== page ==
A business analysis of Tesco, including SWOT, PESTLE and Porter’s Five Forces

Published: 2019/12/06 Number of words: 3982

The world of retail has a number of leading brands and Tesco occupies the pride of place as one of the top retailers. It operates 2,318 stores and employs around 3,26,000 people. Tesco UK has the largest market share and operates under four brands – Extra, Superstore, Metro and Express. Own label products are based on three levels: value, normal and finest. Most of the large Tesco stores also have gas stations whose presence makes it the largest petrol retailer in Britain. This report on Tesco UK is divided into three parts. (Tesco.com)

Part one talks about Tesco’s macro environment and provides a brief overview of competitive environments.
Part two discusses the marketing mix
Part three highlights recommendations.

Part 1:

Macro environment:

The PESTEL analysis looks at the political, economical, social, technological, environment and legal factors in a country, which a company has to take into consideration when conducting business in that country.

During the general election held in May 2010, UK voters delivered a fractured mandate that resulted in the first coalition government since the Second World War. This is not a good sign for the economy because the two parties, Conservatives and Liberal Democrats, who have come together to form the coalition, have different principles and this results in slow decision-making processes.

During 2009-2010, when the Labour government was in power, the government was proactive in tackling low growth. It reduced VAT, which enabled consumers to buy products from retailers such as Tesco at lower prices. The government had undertaken a slew of measures to try to make consumers spend more. Some of the measures taken include interest rate cuts, encouraging banks to lend more to customers etcetera (http://europa.eu ).

The UK has not fully come out of recession. The increase of VAT to 20 % will be detrimental in the shorter term with fewer consumers spending at retail stores. The data for retail sales has not been positive because the government has mentioned that there will be more job losses in the public sector, which will lead to even further job losses in the private sector. This will dampen whatever recovery the supermarkets saw after the recession (http://www.pwc.co.uk).

The UK population is growing at the rate of 0.6% a year. This growth, along with the inflow of migrants, provides a good number of potential customers for retailers such as Tesco to attract and retain (www.optimumpopulation.org).

Most of the UK’s population tends to have food on the move. The UK out-of home food and beverage market is estimated at £37 billion and has an estimated 228 million daily meal occasions. Even though there are a number of players in this market, such as M&S, Sainsbury, Boots, Subway, Greggs and Pret A Manger, it provides a good opportunity for Tesco to focus on this market and build its share (www.sandwich.org.uk).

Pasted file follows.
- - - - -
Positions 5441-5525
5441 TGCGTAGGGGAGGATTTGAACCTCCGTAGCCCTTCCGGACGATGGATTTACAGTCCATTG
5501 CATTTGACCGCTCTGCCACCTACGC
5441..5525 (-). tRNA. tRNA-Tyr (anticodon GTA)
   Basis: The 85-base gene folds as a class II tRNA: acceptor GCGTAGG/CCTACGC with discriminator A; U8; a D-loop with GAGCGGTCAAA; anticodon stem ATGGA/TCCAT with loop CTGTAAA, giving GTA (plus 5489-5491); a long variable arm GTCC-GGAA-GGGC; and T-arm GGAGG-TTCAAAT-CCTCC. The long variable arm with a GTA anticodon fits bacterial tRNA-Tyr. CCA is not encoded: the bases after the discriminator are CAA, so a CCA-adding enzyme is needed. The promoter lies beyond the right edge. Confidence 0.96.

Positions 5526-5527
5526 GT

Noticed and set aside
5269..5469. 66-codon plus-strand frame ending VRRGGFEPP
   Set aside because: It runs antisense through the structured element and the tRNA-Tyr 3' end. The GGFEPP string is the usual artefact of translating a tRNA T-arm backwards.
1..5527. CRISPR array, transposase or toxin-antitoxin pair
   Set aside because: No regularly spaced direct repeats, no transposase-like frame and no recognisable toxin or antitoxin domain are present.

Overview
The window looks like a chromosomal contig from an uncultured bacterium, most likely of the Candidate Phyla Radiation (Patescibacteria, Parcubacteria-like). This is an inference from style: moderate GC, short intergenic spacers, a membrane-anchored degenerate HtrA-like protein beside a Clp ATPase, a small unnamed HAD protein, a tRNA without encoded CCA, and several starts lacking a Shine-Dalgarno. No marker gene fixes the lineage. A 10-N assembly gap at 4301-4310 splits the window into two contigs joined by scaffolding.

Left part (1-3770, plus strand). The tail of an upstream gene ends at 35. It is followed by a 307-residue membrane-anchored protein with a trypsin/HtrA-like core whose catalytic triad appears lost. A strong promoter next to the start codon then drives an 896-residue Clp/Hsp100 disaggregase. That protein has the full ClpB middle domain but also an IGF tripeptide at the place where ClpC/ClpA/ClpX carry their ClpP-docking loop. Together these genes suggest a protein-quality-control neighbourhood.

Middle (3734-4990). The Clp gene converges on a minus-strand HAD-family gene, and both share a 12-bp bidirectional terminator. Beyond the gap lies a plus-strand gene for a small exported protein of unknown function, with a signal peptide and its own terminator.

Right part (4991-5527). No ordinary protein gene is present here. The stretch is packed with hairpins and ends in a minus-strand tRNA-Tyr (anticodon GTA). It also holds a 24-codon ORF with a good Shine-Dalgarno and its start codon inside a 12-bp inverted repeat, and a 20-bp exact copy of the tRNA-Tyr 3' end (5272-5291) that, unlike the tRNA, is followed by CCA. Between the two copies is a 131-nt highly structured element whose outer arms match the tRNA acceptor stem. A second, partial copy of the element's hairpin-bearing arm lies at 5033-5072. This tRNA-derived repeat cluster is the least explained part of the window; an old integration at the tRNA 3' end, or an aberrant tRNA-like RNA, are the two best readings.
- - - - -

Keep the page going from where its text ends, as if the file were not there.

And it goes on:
Consumers can easily switch to other suppliers. They are rapidly reassessing how they can continue to afford their lifestyle, and are changing where they shop in an effort to survive the credit crisis (www.foodinternational.net).

The UK has always been at the forefront of technological innovations. Recent technological innovations include electronic radio tags, which are in the form of tiny chips incorporated into a product, and these allow staff to keep track of the goods in the store. These chips have reduced shoplifting to a great extent. They also help in tracking the razors from the shelf to the till and out of the door. In the case of a product going through the door without being paid for, an alarm is set off which alerts security. The future use of these tags can be envisioned for a wide range of food and non-food products, which would help staff to know which items are in stock, their whereabouts and their expiry date (news.bbc.co.uk). These tags can be used to find the location of products while they are being transported, through electronic tags attached to lorries, and to keep track of the whole supply chain in a particular area by using them in warehouses. Another envisioned use of the tag is in development of products like ice cream, which can tell if the fridge temperature is not suitable (news.bbc.co.uk).

There is lot of pressure on the UK Government to get tougher with supermarkets to tackle Britain’s growing mountain of food waste. This is because retailers generate 1.6 million tonnes of food waste each year. The supermarkets are taking a slew of measures, such as setting up recycling plants, which bring in additional expenses (http://www.independent.co.uk).